Appellant counters that Commonwealth v. Taylor , 209 A.3d 444 (Pa.Super. 2019), supports his position. See Appellant's brief at 14-16. However, his reliance on Taylor is misplaced. In Taylor , the appellant was arrested for DUI after she crashed her vehicle into a utility pole, failed field sobriety testing, and admitted to taking Xanax and Adderall. No blood testing was completed, and the appellant was unable to provide the amounts she took or how long before the accident they were ingested.

The appellant was charged with endangering the welfare of a child and DUI of a Schedule IV controlled substance, a different subsection than the one at issue in the case at bar. See 75 Pa.C.S. § 3802(d)(2). At trial, "a central point of dispute" was whether the appellant was impaired by controlled substances at the time she crashed the vehicle. Id . at 447. To establish impairment, the Commonwealth relied on the arresting officer's testimony about the field sobriety testing and his opinion that the appellant's performance was impaired due to drug use. The defense countered that the appellant's poor performance was due to a head...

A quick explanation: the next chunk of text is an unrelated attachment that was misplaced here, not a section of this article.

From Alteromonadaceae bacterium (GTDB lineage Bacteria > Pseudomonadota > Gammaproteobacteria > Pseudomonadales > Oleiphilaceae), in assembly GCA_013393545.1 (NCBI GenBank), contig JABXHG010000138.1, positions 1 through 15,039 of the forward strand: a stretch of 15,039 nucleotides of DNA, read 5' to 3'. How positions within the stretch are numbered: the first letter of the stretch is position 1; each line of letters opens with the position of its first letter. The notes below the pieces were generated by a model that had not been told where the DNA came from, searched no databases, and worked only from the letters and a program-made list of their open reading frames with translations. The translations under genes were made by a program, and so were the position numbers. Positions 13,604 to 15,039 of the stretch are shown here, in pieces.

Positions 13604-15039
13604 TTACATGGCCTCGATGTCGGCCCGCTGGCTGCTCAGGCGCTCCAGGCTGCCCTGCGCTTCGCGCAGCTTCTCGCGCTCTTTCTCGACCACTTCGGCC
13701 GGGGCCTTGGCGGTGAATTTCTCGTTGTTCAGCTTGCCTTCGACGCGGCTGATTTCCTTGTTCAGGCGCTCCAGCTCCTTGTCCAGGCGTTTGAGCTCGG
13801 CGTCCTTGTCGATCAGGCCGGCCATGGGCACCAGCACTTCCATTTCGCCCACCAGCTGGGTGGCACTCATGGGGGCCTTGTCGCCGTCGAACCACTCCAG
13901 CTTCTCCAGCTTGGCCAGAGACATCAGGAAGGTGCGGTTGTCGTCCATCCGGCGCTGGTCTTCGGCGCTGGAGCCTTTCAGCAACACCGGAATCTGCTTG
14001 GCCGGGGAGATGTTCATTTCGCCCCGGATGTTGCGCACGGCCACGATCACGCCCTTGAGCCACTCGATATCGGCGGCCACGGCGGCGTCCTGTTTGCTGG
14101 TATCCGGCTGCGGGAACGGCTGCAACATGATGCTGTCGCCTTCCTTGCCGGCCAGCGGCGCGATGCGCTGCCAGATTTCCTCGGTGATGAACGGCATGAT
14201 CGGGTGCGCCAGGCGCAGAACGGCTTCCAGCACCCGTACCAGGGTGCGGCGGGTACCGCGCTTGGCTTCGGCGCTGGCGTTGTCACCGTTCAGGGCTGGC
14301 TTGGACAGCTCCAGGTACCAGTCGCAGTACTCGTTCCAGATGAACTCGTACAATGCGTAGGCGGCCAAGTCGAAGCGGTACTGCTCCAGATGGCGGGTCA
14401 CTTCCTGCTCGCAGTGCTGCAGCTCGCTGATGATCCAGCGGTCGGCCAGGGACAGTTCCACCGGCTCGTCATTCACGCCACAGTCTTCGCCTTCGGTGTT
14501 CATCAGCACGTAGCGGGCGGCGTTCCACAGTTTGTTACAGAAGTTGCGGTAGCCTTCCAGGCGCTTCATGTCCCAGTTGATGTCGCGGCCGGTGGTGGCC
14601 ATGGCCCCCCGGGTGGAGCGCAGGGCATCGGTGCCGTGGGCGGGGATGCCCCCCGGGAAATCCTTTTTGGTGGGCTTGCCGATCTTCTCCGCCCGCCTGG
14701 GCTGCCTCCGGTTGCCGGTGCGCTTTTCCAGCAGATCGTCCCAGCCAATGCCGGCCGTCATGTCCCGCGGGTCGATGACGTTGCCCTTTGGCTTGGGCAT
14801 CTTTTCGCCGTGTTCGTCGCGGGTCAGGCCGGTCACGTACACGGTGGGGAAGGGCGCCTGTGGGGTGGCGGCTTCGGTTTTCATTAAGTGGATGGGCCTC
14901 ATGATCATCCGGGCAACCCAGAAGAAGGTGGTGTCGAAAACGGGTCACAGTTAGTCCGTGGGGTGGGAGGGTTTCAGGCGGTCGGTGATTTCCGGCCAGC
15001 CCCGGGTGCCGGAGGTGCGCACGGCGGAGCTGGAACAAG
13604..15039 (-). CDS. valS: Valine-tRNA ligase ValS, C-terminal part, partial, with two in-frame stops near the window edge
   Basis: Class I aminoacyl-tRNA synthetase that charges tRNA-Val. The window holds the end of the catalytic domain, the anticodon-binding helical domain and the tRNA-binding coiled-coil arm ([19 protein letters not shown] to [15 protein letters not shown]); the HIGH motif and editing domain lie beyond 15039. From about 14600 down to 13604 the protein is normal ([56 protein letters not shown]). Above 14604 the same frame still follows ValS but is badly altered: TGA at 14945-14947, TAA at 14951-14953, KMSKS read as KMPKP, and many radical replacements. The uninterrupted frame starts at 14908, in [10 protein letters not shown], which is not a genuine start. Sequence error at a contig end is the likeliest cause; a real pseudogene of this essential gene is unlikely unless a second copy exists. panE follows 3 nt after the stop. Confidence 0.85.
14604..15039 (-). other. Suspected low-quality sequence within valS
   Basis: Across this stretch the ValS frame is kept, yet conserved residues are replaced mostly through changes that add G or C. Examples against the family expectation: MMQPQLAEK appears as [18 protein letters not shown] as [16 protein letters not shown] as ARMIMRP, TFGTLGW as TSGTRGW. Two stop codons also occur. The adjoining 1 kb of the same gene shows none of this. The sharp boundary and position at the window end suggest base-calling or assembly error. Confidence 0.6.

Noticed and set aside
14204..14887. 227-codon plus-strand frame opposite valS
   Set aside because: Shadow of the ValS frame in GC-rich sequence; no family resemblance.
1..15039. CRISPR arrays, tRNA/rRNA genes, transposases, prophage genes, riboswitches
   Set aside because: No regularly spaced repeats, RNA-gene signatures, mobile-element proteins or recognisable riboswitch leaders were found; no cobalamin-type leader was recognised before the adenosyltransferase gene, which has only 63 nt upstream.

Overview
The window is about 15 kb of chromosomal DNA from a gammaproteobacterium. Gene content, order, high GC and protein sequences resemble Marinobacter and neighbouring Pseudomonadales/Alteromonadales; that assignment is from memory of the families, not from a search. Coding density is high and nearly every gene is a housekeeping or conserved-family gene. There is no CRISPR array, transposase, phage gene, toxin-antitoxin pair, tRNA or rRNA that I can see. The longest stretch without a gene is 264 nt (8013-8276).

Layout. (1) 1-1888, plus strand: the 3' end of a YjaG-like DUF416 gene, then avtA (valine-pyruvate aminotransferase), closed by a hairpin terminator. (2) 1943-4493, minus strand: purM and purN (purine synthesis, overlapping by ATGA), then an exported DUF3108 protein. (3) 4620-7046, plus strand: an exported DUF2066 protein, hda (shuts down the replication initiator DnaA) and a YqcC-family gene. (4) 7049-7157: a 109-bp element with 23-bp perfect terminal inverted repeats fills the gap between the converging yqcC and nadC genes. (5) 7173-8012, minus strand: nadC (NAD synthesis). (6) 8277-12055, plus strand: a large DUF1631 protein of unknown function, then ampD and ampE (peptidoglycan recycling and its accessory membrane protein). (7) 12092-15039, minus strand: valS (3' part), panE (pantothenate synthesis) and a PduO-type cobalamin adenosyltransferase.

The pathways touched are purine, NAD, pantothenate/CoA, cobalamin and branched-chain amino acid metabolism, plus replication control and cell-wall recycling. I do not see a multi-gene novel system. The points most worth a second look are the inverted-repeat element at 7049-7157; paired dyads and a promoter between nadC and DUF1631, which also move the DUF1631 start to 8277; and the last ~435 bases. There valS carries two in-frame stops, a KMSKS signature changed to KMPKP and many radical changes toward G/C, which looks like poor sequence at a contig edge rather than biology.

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6 cases
  • In re Int. of C.J.S., 866 MDA 2021
    • United States
    • Superior Court of Pennsylvania
    • October 11, 2022
    ...United States and Pennsylvania Constitutions,3 we begin our analysis with a consideration of our recent decision in Commonwealth v. May , 271 A.3d 475 (Pa. Super. 2022). Therein, we explained: Whether a fine is excessive under our Constitution is a question of law, therefore our standard of......